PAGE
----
Since its discovery in the early 1990s, functional MRI has been the basis for more than 19,000 studies of the living, working brain. The technique allows scientists an unprecedented glimpse of the brain regions that are most active during particular tasks or states of mind, but it does not do so directly: the scans measure blood flow, which seems to increase around neurons that are firing. Neurons are not directly connected to blood vessels, however, so until now the mechanism underlying fMRI's robust success has been a mystery.

Now a team from the Massachusetts Institute of Technology reveals that the support cells dubbed astrocytes (because of their star-shaped bodies) form the link between neurons and blood vessels. The neuroscientists used a technique called two-photon microscopy, which harnesses light particles to image very small structures, to observe cells in ferrets’ brains. As the animals were shown different animated graphics, neurons responded within milliseconds, and astrocytes became active seconds later—matching the time delay that neuroimagers have long known accompanies blood flow to active brain regions. When the M.I.T. team blocked astrocyte function, the ferrets’ neurons fired as usual, but blood flow did not increase.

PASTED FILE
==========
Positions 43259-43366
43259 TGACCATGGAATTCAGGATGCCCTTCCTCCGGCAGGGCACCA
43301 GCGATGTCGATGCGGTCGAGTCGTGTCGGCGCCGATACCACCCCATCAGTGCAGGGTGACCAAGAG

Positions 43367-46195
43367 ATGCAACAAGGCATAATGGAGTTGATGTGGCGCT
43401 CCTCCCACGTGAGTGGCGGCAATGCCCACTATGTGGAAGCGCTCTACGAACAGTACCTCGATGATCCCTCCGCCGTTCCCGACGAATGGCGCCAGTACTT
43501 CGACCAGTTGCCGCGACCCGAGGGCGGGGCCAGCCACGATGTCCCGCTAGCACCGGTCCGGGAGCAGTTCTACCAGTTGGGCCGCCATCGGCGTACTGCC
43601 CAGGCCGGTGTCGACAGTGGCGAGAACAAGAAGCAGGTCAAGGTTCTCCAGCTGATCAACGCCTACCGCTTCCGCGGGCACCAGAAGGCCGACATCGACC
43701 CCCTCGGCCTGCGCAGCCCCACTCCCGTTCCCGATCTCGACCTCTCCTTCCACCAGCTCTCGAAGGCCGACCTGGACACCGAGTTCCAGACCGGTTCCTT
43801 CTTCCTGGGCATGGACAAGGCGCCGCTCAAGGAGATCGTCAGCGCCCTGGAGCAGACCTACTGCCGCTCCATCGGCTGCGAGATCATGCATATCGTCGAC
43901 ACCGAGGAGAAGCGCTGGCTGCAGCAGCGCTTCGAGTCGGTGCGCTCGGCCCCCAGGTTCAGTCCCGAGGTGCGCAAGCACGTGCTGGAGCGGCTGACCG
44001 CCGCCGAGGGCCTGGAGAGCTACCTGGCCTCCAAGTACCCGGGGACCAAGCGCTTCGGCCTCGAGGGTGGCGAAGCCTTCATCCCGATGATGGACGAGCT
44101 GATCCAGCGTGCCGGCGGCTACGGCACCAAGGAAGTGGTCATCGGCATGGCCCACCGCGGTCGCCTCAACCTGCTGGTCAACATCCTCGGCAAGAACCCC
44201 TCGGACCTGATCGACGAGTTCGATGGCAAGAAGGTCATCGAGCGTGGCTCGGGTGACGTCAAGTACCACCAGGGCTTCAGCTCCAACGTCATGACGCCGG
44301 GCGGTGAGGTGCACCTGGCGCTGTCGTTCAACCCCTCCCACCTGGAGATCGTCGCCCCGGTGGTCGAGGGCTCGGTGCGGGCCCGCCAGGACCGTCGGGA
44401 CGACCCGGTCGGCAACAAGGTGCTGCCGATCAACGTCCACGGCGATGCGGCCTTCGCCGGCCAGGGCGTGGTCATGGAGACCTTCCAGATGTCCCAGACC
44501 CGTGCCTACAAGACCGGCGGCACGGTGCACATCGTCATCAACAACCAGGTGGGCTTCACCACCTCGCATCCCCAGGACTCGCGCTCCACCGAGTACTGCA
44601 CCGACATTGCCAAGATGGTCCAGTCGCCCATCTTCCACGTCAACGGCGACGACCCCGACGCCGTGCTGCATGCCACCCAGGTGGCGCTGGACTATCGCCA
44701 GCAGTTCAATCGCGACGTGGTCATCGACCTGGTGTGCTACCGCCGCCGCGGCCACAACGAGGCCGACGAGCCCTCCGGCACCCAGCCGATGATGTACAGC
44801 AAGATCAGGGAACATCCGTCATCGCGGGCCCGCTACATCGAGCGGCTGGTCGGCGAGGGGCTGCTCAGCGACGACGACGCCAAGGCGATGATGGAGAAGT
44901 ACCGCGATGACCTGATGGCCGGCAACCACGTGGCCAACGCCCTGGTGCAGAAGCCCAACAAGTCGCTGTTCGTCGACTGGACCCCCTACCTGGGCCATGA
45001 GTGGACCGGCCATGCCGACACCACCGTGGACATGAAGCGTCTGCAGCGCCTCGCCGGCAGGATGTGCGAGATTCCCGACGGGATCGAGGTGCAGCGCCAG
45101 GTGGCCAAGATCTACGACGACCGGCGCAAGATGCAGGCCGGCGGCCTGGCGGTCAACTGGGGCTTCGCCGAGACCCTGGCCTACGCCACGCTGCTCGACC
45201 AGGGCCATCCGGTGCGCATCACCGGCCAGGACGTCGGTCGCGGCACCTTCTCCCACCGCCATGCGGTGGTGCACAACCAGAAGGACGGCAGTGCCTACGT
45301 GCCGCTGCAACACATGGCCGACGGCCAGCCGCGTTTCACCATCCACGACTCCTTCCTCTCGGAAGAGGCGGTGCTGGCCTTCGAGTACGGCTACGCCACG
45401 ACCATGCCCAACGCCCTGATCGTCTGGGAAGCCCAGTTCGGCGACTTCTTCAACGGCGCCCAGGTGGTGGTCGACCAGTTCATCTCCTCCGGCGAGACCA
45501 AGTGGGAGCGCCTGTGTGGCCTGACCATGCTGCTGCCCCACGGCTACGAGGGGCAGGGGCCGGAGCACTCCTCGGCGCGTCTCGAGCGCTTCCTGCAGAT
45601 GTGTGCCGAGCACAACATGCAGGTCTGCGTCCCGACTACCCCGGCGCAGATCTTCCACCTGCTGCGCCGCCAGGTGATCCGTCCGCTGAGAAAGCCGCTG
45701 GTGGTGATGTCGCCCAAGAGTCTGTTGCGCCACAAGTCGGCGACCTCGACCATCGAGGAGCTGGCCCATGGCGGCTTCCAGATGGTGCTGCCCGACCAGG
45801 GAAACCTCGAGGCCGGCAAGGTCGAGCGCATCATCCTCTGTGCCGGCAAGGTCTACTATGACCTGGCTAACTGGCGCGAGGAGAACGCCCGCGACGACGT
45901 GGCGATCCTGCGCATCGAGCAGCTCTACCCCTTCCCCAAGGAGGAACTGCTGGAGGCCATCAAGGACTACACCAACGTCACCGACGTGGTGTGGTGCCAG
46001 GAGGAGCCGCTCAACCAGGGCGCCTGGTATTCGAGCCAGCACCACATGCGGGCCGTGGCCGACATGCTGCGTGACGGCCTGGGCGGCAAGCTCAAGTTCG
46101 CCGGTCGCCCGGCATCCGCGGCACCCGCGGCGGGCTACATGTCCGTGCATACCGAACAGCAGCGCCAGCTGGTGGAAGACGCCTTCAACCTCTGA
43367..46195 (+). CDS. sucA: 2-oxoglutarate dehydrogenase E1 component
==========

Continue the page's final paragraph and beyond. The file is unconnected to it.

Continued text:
When researchers use fMRI, co-author Mriganka Sur explains, “we are really measuring astrocyte activation. Thus, anything that influences astrocytes is likely to influence fMRI.” This finding could add a layer of complexity to the interpretation of fMRI scans, because astrocytes may be subject to a different set of genetic and environmental influences than neurons are. But the more researchers understand about what is really happening when the brain “lights up” in an fMRI scan, the better they will be able to use the technology to learn about human cognition. [For more on the science of fMRI, see page 66.]